Describing and querying semistructured data: Some expressiveness results
Lecture Notes in Computer Science
mdr@wins, uva. nl VCWA~ home page: http://~a, wins. uva. nl/'mdr Data in traditional relational and object-oriented databases is highly structured and subject to explicit schemas. Lots of data, for example on the world-wide web is only semistruetured. There may be some regularities, but not all data need adhere to it, and the format itself may be subject to frequent change. The important issues in the area of semistructured data are: how to describe (or constrain) semistructured data, and how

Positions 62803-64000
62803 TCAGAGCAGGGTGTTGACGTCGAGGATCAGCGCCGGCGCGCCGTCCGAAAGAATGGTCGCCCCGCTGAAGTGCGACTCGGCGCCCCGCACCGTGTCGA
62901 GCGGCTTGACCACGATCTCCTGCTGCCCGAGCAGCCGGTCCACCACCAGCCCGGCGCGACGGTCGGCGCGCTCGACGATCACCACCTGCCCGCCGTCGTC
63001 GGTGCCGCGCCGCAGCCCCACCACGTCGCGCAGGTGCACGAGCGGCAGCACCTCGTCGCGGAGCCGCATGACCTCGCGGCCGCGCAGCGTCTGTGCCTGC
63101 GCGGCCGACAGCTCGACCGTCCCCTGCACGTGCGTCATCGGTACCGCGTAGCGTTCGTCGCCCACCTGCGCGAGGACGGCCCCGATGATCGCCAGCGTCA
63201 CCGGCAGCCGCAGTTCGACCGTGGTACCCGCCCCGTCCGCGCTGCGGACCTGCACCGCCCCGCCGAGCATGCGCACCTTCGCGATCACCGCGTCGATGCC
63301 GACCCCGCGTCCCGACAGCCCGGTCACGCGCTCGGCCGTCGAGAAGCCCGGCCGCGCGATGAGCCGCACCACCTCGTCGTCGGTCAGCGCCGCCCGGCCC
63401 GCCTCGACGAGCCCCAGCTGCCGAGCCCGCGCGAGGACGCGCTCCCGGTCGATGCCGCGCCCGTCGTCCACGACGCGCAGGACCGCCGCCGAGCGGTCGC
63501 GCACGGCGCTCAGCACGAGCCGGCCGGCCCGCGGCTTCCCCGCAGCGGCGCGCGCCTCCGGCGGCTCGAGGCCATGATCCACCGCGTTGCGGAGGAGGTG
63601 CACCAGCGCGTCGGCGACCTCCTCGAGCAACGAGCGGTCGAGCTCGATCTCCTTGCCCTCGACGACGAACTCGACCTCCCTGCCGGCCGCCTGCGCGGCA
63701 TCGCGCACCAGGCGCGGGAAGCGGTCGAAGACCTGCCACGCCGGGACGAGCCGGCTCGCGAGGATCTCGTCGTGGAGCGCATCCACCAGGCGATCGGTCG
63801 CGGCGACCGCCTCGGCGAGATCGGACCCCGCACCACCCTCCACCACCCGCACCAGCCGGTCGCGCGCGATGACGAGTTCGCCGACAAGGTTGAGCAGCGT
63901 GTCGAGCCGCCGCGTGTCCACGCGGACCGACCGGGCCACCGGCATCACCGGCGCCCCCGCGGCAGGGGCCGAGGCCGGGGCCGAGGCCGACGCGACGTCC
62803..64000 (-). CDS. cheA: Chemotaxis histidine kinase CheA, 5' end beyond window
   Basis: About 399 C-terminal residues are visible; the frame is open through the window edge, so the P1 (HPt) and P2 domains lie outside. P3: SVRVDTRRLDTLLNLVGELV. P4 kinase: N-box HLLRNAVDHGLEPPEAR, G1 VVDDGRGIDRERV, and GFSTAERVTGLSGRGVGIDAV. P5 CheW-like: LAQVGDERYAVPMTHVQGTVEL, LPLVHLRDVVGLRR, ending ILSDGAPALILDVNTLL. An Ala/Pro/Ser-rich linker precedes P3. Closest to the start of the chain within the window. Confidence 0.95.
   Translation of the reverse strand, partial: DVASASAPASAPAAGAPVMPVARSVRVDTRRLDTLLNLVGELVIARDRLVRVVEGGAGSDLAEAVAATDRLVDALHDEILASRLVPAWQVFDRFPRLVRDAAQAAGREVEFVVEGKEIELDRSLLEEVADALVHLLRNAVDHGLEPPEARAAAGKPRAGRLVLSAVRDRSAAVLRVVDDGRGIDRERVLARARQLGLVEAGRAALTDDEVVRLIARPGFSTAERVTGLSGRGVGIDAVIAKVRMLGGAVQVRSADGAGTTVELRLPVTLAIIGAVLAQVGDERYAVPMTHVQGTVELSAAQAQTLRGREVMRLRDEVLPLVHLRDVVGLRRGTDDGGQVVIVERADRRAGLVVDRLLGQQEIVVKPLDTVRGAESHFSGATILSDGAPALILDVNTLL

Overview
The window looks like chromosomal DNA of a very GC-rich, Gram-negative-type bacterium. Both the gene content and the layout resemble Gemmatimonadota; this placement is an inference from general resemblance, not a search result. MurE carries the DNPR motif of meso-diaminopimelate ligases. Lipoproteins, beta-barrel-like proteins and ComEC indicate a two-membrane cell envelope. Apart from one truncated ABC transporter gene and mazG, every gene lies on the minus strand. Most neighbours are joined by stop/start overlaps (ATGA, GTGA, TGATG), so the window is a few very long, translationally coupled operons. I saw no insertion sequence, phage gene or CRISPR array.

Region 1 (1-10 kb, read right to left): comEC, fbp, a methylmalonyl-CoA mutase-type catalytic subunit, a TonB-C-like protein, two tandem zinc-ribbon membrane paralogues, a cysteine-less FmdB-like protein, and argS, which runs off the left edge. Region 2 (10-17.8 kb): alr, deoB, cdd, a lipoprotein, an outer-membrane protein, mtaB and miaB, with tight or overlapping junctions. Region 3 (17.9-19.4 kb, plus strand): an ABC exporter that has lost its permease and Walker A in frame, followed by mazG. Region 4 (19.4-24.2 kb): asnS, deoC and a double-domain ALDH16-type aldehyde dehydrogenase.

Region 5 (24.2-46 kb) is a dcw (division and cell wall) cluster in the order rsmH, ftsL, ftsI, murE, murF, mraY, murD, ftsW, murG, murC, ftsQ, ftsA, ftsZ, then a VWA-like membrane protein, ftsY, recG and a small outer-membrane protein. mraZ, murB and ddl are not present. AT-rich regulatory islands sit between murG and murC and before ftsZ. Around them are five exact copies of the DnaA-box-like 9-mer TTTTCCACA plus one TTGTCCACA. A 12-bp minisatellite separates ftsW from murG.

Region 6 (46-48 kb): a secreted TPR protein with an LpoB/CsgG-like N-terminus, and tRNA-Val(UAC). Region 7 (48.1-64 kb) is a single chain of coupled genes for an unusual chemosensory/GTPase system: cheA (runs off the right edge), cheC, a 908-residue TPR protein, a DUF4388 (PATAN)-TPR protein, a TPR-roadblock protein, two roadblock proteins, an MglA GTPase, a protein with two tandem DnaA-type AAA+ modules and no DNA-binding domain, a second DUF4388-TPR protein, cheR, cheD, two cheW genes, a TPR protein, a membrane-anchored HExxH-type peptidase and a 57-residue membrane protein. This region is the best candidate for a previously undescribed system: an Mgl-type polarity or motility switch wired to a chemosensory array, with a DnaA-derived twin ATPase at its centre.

... query it. It is generally agreed that the appropriate data model for semistructured data is an edgelabeled graph, but beyond that there are many competing proposals. Various constraint languages and query languages have been proposed, but what is lacking so far are 'sound theoretical foundations, possibly a logic in the style of relational calculus. So, there is a need for more works on calculi for semistructured data and algebraizations of these calculi' ]. One of the main methodological points of this paper is the following. There are many areas in computer science and beyond in which describing and reasoning about finite graphs is a key issue. There exists a large body of work in areas such as feature structures (see, for example, [Rounds 1996]) or process algebra [Baeten, Weijland 1990 ,Milner 1989 which can be usefully applied in database theory. In particular, many results from modal logic are relevant hire. The aim of the present contribution is to map new languages for semistructured data to well-studied formal languages and by doing so characterise their complexity and expressive power. Using the above strategy, we study several languages proposed to express information about the format of semistructured data, namely data guides [Goldman, Widom 1997 ], graph schemas [Buneman et al. 1997] and some classes of path constraints [Abiteboul, Vianu 1997 ]. Among the results we have obtained are the following: Theorem 1. Every set of (graph) databases defined by a data guide is definable by an existential first-order formula. Theorem 2. Every set of (graph) databases conforming to an aeyclie graph schema is definable by a universal formula.